For millions of displaced refugees living in camps, the ability to survive and rebuild their lives often depends on transportation.
Without it, refugee families are unable to get to hospitals, send children to schools, go to local job centers, even shop for food and everyday necessities.
"Lack of transportation robs refugees of their dignity and ability to be self-sufficient," said Gia Farooqi, co-founder of Roshni Rides.
Roshni Rides, a startup launched by four students at Rutgers Business School, studied the problem and created a solution: a rickshaw transportation network that works like a ride-sharing shuttle service.
The rickshaws take passengers on preset routes to important destinations like hospitals, schools and markets.
Passengers pay using pre-loaded cards, similar to the New York City subway system, said Farooqi.
The concept was presented on Saturday the annual Hult Prize competition, which challenges college students to tackle global problems.
Roshni Rides -- founded by undergraduate business students Gia Farooqi, Hasan Usmani, Moneeb Mian, and Hanaa Lakhani -- beat out five other startup finalists and earned $1 million in funding. The startup was one of 50,000 entries, up from 25,000 submissions last year.
The startup piloted the program in Pakistan's Orangi Town, outside of Karachi, this summer with three rickshaws.
"The four of us are Pakistani Americans," Farooqi told CNN. "Pakistan is the biggest host country to refugees in Asia. So we thought, let's start here."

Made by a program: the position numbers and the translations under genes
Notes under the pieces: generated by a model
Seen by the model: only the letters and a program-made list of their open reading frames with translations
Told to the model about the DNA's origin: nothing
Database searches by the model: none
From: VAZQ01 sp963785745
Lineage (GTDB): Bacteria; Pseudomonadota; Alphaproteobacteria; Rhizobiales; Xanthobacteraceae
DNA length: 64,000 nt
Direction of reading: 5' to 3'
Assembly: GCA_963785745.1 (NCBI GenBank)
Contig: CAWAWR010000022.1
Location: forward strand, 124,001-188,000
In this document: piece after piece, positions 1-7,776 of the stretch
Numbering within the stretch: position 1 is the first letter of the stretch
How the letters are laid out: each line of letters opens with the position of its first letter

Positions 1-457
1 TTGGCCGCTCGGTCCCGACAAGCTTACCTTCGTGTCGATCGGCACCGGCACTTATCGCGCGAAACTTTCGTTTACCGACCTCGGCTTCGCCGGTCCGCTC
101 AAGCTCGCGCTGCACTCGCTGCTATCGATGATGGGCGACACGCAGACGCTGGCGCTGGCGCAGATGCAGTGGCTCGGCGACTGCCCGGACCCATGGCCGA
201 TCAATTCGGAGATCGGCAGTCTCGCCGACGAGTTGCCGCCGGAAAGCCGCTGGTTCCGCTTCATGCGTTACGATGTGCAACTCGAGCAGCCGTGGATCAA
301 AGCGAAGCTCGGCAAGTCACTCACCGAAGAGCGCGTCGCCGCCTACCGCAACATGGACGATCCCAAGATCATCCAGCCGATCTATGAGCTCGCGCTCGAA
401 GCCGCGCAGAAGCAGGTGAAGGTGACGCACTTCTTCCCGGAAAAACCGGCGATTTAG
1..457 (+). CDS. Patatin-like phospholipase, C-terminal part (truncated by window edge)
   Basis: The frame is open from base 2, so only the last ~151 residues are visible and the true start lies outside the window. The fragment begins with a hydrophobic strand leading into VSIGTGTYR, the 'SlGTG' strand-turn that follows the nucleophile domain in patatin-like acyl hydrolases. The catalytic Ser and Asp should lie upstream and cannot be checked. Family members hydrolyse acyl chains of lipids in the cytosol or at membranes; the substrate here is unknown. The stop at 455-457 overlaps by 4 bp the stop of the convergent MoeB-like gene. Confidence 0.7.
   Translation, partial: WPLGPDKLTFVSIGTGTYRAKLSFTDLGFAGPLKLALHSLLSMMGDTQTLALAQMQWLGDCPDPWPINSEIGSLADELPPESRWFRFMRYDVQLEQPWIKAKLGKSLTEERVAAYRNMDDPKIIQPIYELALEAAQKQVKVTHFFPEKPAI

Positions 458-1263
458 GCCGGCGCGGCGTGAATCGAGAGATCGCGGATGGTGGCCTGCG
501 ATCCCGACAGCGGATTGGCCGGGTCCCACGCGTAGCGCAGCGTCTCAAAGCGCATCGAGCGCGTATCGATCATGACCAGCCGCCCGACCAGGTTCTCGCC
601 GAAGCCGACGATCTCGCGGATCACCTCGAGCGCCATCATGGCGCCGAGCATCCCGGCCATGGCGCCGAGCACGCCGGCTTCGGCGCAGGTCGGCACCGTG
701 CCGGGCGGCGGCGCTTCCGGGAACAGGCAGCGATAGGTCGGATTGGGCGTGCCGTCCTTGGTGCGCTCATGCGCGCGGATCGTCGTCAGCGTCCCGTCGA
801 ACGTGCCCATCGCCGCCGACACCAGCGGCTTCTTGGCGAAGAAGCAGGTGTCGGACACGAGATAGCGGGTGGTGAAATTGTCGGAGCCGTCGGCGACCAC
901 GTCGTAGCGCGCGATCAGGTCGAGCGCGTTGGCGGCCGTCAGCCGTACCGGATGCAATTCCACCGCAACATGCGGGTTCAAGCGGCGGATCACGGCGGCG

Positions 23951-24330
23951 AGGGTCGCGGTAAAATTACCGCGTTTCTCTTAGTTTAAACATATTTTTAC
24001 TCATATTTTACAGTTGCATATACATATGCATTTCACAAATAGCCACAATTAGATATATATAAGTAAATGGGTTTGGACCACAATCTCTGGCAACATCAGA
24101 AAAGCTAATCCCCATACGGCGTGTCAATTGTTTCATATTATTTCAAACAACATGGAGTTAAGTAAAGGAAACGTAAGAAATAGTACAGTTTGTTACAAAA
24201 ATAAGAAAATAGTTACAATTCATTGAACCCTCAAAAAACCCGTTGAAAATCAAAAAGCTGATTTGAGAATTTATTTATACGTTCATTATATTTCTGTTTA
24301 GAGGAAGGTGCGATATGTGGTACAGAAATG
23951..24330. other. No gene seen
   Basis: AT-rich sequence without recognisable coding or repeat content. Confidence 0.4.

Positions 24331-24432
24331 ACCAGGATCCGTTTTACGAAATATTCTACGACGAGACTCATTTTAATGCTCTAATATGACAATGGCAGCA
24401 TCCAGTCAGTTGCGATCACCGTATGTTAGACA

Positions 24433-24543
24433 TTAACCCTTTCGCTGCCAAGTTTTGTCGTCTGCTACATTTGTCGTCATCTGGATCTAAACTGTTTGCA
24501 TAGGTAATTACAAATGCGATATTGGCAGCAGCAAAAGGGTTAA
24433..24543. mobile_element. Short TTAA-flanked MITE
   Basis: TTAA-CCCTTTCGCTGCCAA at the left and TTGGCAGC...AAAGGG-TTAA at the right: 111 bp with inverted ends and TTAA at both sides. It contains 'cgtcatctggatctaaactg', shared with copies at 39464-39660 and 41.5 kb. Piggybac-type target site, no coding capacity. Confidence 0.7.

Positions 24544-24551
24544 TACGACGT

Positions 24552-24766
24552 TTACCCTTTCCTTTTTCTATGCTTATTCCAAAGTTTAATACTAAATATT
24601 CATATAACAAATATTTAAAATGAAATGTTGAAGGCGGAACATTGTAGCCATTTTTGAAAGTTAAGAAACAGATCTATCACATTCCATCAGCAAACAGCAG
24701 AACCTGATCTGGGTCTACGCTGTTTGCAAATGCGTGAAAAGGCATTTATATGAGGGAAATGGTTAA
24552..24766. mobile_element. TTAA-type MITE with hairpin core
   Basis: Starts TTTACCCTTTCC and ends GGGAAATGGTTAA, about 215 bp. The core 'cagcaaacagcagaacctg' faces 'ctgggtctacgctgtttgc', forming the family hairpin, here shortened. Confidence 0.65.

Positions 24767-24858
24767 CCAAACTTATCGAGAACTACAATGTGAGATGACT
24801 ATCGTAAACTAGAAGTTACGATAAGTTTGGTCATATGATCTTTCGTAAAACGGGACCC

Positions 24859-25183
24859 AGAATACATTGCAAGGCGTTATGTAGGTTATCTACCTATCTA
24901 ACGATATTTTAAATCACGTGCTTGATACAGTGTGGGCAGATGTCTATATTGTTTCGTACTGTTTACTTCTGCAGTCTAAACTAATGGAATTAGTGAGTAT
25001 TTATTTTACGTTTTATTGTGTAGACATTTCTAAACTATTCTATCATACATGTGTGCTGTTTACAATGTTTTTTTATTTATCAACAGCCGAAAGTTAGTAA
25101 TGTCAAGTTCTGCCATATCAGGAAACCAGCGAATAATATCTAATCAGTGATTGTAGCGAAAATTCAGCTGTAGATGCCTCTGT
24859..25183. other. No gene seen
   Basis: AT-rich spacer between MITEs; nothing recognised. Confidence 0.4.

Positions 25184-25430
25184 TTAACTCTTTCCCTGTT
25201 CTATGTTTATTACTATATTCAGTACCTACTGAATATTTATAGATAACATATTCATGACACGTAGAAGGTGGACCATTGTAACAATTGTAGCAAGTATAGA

According to Farooqi, Orangi Town has more than 2.5 million refugees. In January, the team researched transportation challenges faced by those who relocated to the region.
The team learned that even though three-wheeled rickshaw taxis are ubiquitous in large cities throughout Pakistan, they aren't easily accessible and affordable to refugees.
Rickshaw drivers engage in price gouging and prefer to pick up city passengers who they believe can pay more, said Farooqi. In addition, drivers aren't always efficient.
"On average, one rickshaw picks up a single customer per ride, leaving three other seats empty. So drivers are barely making any daily profit," she said.
Roshni Rides estimates as many as two million underutilized rickshaw taxis in Pakistan.
The initial idea was to use the existing rickshaw infrastructure and drivers to create a cheap and reliable ride-sharing service for refugees. The team also wanted the fleet to be solar powered but pivoted away from that concept due to high costs.
With the latest iteration, the startup employs local rickshaw drivers and their own vehicles. Once pre-set routes are decided, a schedule for pick-up locations is developed based on demand.
"This will take out the price gouging concerns," said Farooqi.
The team estimates each Roshni Rides trip will cost about $0.76 cents -- less than half of what rides costs now. Drivers are expected to make a profit of $21 a day with a model that accurately aligns demand with supply.
Roshni Rides wants to use its $1 million prize to grow its fleet to 1,200 rickshaws and create 1,600 local jobs.
"We're starting at home first before we tackle the rest of the world," said Farooqi